29 June 2010 School feeding programmes, which provide meals so that millions of children in poor countries can attend classes, can be broadened to reach even more pupils with the help of donors and partnerships, the United Nations World Food Programme (WFP) said today as it called for increased international support.
Nancy Walters, the chief of school feeding policy at WFP, told a New York forum on hunger that the programmes have many benefits beyond the immediate goal of ensuring children do not go hungry. They help children stay in class, reduce levels of diseases and other health problems, empower girls, lift education standards and free many youngsters from having to work.
Some 66 million schoolchildren in dozens of countries currently receive meals through the programmes, and Ms. Walters said WFP would continue to fund and implement them with the help of its current partners.
“But we will deliberately seek and work with [other] partners” in a bid to reach every child in need, she stressed.
“WFP remains ready to support national governments through its partnerships to establish national programmes that seek to grow and be scaled up to reach all the needy,” Ms. Walters said, urging participants at the forum to “think out of the box” on school feeding.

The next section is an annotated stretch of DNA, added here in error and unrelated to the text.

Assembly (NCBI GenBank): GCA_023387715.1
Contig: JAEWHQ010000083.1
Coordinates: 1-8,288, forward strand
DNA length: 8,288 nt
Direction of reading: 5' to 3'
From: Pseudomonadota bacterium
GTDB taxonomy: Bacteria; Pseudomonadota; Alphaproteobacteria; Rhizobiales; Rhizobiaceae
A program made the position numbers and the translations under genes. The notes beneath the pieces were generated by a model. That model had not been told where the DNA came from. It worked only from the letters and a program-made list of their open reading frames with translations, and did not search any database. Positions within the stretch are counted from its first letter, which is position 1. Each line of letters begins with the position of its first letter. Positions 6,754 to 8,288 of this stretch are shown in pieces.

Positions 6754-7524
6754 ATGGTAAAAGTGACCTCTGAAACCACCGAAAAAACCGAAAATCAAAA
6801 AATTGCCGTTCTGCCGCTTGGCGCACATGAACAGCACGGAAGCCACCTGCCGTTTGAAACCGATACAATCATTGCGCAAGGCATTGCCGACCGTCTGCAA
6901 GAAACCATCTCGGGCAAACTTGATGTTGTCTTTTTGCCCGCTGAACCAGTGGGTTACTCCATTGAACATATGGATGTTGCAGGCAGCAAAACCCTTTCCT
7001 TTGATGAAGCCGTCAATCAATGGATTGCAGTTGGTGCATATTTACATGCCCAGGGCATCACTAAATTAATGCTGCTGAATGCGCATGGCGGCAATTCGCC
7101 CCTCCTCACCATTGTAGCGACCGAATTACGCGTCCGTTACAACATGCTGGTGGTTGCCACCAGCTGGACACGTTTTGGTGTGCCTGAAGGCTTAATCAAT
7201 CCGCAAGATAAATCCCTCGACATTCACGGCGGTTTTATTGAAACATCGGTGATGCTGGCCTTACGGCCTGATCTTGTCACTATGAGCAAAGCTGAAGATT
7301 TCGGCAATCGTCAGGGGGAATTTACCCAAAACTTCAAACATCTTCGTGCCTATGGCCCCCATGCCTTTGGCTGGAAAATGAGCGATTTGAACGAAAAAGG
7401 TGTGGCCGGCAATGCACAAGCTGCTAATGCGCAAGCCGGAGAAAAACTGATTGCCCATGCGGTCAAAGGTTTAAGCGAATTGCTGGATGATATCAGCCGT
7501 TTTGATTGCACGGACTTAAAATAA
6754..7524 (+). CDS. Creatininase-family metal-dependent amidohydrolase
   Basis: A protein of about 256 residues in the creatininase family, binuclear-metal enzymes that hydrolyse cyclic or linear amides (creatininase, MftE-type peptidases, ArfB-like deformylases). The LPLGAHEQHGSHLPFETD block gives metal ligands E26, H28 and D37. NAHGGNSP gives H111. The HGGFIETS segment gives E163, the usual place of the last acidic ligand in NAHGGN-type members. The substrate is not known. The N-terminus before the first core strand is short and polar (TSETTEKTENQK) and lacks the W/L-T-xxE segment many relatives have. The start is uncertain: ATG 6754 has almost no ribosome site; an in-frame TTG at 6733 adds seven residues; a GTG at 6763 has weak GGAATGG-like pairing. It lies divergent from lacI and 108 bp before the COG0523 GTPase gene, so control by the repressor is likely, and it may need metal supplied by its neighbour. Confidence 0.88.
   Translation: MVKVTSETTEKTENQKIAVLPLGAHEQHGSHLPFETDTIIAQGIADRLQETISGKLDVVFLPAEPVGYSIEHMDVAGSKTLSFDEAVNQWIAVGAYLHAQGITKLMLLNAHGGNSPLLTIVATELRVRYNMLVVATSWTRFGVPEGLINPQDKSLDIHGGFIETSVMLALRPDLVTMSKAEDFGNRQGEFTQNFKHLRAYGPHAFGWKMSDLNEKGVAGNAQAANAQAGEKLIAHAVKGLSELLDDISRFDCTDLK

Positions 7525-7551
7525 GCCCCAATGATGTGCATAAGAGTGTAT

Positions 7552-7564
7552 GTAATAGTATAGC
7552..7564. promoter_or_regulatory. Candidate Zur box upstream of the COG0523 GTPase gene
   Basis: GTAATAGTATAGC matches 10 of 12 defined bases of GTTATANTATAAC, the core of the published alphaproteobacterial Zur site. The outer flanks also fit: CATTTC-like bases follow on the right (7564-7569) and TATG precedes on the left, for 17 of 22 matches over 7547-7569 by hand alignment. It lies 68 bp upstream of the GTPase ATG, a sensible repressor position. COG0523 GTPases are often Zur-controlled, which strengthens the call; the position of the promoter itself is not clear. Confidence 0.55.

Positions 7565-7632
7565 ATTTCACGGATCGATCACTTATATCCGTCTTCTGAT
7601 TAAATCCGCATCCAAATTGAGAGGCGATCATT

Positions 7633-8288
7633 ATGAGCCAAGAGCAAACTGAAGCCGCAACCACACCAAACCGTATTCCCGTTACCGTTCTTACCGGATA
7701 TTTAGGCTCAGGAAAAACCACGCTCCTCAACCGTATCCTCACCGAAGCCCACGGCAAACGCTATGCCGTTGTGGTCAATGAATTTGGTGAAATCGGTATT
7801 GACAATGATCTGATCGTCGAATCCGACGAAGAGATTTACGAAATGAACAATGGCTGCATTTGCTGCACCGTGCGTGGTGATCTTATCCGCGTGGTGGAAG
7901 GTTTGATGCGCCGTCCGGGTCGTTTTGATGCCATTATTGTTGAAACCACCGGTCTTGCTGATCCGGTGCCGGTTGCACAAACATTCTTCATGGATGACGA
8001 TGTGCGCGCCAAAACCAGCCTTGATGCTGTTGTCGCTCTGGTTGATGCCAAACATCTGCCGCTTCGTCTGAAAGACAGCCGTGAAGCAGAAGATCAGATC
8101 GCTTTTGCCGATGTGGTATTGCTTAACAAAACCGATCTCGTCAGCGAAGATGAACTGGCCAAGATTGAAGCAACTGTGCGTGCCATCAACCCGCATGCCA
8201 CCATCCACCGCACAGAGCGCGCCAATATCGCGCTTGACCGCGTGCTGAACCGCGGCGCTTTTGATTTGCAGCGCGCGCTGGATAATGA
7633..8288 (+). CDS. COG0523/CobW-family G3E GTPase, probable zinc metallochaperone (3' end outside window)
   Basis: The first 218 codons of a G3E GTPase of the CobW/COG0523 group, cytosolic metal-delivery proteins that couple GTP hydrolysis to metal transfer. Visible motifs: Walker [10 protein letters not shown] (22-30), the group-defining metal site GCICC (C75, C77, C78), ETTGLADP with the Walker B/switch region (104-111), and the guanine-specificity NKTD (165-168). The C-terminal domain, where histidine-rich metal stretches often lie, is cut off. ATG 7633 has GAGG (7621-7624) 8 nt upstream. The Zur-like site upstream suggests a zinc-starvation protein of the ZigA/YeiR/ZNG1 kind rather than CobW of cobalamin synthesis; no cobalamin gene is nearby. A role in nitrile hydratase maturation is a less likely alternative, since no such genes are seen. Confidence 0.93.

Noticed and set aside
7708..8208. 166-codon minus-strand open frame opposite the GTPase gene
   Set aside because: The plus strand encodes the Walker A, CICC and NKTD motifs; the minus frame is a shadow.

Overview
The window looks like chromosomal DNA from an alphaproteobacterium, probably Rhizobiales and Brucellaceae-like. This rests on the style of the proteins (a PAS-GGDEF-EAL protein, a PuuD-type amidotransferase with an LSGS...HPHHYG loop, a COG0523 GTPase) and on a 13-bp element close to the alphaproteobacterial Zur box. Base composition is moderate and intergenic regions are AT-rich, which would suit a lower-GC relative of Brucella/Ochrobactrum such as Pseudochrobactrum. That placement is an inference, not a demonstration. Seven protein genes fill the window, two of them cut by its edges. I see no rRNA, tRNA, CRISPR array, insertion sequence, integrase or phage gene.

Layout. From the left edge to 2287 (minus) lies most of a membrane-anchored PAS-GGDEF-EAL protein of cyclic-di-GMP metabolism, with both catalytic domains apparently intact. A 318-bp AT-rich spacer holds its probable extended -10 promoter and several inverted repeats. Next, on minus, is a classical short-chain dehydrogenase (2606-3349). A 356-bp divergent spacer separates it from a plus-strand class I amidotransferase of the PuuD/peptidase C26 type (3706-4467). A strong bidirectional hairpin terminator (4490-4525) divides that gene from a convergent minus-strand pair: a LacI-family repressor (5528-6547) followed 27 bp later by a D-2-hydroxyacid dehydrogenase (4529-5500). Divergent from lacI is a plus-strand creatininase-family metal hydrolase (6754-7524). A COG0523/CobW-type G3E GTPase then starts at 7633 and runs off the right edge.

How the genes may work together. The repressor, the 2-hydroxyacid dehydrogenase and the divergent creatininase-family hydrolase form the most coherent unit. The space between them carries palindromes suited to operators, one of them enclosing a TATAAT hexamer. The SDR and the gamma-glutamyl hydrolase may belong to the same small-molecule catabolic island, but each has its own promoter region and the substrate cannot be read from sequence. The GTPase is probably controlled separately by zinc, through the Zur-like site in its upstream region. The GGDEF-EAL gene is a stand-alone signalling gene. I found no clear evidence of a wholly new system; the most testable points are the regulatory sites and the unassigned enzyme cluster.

The forum, Feed Minds, Change Lives: School Feeding, the Millennium Development Goals and Girls’ Empowerment, was co-organized by WFP, the World Bank, Brazil and Russia, and is being held on the sidelines of the annual high-level segment of the UN Economic and Social Council (ECOSOC).
Predictable and secure funding is critical to sustainable programmes, Ms. Walters noted in her comments to the forum, praising countries that have protected their programmes from budget cuts in the wake of the global economic slowdown.
Ms. Walters said the benefits of school feeding programmes can already be seen in many nations.
“We have seen the impact of fortified biscuits on anaemia levels in Bangladesh, for example. We know about the impacts in terms of gender, social protection, stability, income transfer, freed parental labour, combating child labour impacts and how school feeding can be a platform to local production, nutrition, hygiene and HIV information.”
She also emphasized their value to efforts to reach the social and economic targets known as the Millennium Development Goals (MDGs), which have a target date of 2015.
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